Hangman's fracture

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Hangman's fracture
ICD-10 S12.1

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Editor-In-Chief: C. Michael Gibson, M.S., M.D. [1]

Overview

A Hangman's fracture is the colloquial name given to a fracture of the pedicles or pars of the axis (C2 vertebra).

The mechanism of the injury is forcible hyperextension of the head. Traditionally this would occur during judicial hanging, when the noose was placed below the condemned subject's chin. When the subject was dropped, the head would be forced into hyperextension by the full weight of the body, a sufficient force to cause the fracture.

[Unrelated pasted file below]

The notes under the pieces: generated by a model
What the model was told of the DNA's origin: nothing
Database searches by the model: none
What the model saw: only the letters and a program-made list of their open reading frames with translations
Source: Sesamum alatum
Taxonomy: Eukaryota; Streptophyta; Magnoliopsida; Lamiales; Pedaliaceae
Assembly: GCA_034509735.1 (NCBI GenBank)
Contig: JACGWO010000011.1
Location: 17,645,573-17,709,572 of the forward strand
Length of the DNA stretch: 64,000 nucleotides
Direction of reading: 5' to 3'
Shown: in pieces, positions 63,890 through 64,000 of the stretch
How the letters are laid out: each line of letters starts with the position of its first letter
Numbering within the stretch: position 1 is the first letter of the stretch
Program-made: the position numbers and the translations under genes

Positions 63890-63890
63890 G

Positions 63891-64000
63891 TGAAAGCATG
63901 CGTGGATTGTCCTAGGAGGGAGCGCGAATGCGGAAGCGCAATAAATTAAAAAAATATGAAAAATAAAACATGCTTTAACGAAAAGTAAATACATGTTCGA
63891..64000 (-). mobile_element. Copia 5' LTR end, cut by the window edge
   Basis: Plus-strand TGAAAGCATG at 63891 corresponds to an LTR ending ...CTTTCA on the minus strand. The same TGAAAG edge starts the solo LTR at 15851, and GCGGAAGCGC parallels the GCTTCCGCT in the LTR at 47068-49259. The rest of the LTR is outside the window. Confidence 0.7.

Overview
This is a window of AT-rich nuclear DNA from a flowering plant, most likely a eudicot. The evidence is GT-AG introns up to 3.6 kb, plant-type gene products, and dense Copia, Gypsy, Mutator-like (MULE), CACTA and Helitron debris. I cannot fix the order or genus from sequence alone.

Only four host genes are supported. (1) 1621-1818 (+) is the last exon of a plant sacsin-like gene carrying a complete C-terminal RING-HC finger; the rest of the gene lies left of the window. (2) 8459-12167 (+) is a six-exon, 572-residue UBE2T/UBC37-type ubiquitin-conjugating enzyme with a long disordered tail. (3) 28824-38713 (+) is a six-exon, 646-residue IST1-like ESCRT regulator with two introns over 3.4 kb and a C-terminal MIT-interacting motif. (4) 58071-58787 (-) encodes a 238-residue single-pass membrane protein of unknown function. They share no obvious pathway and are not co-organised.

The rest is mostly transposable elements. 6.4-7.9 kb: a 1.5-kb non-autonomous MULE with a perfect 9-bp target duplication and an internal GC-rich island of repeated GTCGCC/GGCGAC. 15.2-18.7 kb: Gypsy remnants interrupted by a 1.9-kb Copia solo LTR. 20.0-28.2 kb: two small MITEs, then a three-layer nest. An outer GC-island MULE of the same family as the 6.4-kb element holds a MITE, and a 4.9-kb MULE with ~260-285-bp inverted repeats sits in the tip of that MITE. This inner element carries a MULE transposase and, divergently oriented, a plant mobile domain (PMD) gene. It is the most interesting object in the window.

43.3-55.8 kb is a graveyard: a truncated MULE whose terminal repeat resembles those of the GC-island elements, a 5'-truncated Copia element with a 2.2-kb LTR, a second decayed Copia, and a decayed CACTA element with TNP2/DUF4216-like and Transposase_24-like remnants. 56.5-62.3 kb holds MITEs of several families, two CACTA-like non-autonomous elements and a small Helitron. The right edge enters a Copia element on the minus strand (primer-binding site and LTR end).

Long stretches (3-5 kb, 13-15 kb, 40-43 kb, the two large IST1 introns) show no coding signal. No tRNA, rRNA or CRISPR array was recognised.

In the modern world, this injury is still sometimes seen, due to sports injuries or road traffic accidents. In deliberate or suicidal hanging, asphyxia is much more likely to lead to death.

A common symptom is a constricted pupil on the ipsilateral side (side where damage has occurred).This is due to loss of sympathetic innervation to the eye.The Long Cilliary nerve (a Sympathetic nerve) normally causes pupil dilation in response to decreased illumination. See pupillary light reflex.

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